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Lightning Lurch Past Hurricanes for Second Straight Win

October 17, 2018, 10:19 AM ET [1 Comments]
Sam Hitchcock
Tampa Bay Lightning Blogger • RSSArchiveCONTACT
The Hurricanes presented a problem for the Lightning in Tampa Bay’s 4-2 win Tuesday night. The Hurricanes pack the bottom half of the neutral zone so they can stand up on their opponents’ entries. This forced the Lightning to dump-and-chase a lot. Even still, Carolina’s defensemen and forwards are fast and move the puck quickly, so if the Hurricanes’ retriever won the race to the puck, more often than not he could pass it out quickly due to some outstanding work along the walls by the outlet.

The Lightning needed to be nimble intellectually, which required problem-solving. The Lightning did have success if they dumped the puck into an area where they could win the race or at least challenge well enough to give their F2 and F3 a chance to seal the passing lanes. Tampa Bay’s fourth line did this brilliantly as J.T. Miller, Cedric Paquette, and Adam Erne consistently hunted the puck down and intercepted any efforts to exit the zone along the walls.

Another way the Lightning scuffed up the polished Hurricanes’ breakout was by using a shooting attempt as a springboard for forechecking. Since the Hurricanes surrendered the top half of the neutral zone, there was a lot of room on regroups to attack the wall of Carolina skaters with speed. The Lightning defensemen could go to D-to-D and then hit a curling forward with a pass, and that forward could carry the puck over the blue line if he saw an entry point, and then fire a long-distance shot or put an indirect pass in a spot where a forward linemate could win the race to the puck.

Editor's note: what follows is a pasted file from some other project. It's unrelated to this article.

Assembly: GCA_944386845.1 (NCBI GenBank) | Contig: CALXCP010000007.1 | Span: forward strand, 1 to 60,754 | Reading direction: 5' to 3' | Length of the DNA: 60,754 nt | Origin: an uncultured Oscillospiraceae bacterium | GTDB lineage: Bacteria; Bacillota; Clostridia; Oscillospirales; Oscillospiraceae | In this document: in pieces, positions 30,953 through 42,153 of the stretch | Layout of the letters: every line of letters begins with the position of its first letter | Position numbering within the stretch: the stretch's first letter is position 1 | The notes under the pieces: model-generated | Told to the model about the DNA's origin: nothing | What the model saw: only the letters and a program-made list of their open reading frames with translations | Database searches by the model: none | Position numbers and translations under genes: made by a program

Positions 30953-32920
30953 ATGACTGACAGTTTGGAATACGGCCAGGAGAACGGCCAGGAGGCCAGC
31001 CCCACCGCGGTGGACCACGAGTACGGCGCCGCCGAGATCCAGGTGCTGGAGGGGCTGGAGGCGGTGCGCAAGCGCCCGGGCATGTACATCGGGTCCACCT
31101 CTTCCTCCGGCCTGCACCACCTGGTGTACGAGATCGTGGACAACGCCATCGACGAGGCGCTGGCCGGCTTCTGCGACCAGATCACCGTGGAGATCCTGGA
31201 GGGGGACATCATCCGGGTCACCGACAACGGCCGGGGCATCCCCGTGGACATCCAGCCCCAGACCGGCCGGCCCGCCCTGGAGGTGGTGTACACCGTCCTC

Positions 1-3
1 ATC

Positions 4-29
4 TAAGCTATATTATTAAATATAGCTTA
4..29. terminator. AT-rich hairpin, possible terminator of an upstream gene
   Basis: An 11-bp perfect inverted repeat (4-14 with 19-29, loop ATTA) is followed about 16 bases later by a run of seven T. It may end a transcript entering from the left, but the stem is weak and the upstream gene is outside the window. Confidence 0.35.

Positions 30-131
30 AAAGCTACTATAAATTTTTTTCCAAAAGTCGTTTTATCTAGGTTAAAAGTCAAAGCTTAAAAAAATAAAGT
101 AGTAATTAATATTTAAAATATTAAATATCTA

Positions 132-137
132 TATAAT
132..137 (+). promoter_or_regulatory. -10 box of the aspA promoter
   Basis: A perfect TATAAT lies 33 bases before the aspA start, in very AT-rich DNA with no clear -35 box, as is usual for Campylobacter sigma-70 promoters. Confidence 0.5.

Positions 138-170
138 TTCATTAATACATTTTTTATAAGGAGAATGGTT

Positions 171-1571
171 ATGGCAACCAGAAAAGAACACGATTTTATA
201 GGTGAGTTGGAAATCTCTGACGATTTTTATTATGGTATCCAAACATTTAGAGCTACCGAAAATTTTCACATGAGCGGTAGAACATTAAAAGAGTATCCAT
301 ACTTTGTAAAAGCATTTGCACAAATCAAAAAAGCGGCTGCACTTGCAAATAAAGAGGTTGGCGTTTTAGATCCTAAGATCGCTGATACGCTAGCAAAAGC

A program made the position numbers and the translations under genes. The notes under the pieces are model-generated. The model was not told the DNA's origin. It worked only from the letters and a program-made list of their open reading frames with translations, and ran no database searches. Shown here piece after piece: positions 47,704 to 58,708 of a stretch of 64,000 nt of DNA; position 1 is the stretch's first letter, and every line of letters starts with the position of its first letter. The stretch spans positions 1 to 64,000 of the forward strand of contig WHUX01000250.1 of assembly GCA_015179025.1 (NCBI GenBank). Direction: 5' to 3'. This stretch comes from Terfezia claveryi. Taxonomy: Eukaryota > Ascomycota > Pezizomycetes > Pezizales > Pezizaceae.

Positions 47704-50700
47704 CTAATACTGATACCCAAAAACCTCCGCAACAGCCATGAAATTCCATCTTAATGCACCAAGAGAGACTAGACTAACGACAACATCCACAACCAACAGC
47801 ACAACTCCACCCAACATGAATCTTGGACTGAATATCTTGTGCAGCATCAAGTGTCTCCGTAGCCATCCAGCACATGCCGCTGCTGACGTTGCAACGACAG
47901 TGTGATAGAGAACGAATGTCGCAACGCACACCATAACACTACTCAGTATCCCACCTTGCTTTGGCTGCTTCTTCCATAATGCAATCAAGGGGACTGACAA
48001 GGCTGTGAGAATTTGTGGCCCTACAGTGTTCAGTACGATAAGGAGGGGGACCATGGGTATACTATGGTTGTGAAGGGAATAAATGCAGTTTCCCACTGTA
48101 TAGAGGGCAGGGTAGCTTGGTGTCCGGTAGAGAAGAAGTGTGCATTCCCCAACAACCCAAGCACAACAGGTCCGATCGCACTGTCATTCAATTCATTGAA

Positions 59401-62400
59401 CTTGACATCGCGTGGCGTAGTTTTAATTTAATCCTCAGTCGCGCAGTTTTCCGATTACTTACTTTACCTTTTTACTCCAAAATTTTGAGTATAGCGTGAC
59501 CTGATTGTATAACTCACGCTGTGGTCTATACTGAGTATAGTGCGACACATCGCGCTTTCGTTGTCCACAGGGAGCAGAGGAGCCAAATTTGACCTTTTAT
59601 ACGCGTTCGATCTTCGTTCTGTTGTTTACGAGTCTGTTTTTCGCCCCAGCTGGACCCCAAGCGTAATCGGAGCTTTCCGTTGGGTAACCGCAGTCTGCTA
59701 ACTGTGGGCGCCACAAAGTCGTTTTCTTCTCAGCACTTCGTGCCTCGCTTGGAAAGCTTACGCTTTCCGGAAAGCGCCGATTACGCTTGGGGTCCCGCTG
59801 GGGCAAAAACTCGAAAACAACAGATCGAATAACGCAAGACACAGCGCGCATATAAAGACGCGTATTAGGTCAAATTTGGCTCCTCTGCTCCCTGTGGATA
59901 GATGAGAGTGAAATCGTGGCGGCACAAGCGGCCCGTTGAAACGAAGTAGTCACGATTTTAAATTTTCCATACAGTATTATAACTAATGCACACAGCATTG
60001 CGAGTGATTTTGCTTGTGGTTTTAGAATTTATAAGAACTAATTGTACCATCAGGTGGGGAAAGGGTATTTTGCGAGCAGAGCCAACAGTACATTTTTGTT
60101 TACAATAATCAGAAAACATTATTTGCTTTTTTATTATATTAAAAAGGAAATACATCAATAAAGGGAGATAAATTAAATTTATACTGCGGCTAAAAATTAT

The Lightning had success when their defensemen attacked off entries and tried to create space for their forwards as a playmaker. But that proved to also be a dangerous maneuver. After Hedman tried to set up Stamkos, the captain coughed up the puck, leading to a counterattack the other way and the game’s tying goal by Martin Necas. It was a rush chance gone awry, and the Lightning’s transition defense was not prepared.

Conversely, on the second Tyler Johnson goal, it was the Lightning weaponizing the counterattack. Mikhail Sergachev’s poke check sparked a turnover, and Miller and Erne made two exquisite passes in the neutral zone to spring Johnson. The Hurricanes defended well in transition, but Johnson exploded up the middle and Erne found him with a beautiful saucer pass.

It was a strange game in many respects. Mathieu Joseph accounted for two goals—one for and one against. Ultimately, the Lightning keep winning because their penalty kill has been outstanding, and their power play continues to be a reliable driver of scoring. But that masks important early trends.

Nikita Kucherov is off to a very slow start. Last night, he was unable to create much space for himself, and it is distressing that his linemates (Johnson and Ondrej Palat) both had their best scoring success when they were with other teammates. Kucherov started the season banged up, so it seems likely he is laboring. That said, he is the Lightning’s best forward and their most dynamic player. If his production is lagging because he is injured, maybe the Lightning would be wise to sit him for a few games until he gets right, or they need to continue to scramble the lines to find a better fit for him.

The rapidly dwindling efficacy of Stamkos is alarming as well. Stamkos had one shot attempt last night, and his forechecking, which was so effective against the Blue Jackets, was greatly diminished. He did have a nice play as an F2, which he created near the end of the second and which ended up obtaining Point a great scoring chance from the slot. Still, this illuminates how low the bar has become for Stamkos. And remember, it was his turnover on the Hedman pass that led to the Hurricanes' second goal. On Stamkos’s line, Point was the only player who could generate offense and create off the rush. If Stamkos is merely an above-average forechecker and a good power-play scorer, that is a big problem for the Lightning who just backed up the Brinks Truck for him.

Finally, Mikhail Sergachev has had a putrid start. He has been a turnover machine, and unable to create offense. He is very young, but he has been reliably creating scoring chances for his opponents. One wonders if a healthy scratch is coming in the not too distant future.

The Lightning are winning because of their goaltending, special teams, and depth. The third and fourth lines have been a very pleasant surprise this season. But the Lightning won’t be formidable until their top lines start scoring at even- strength consistently.
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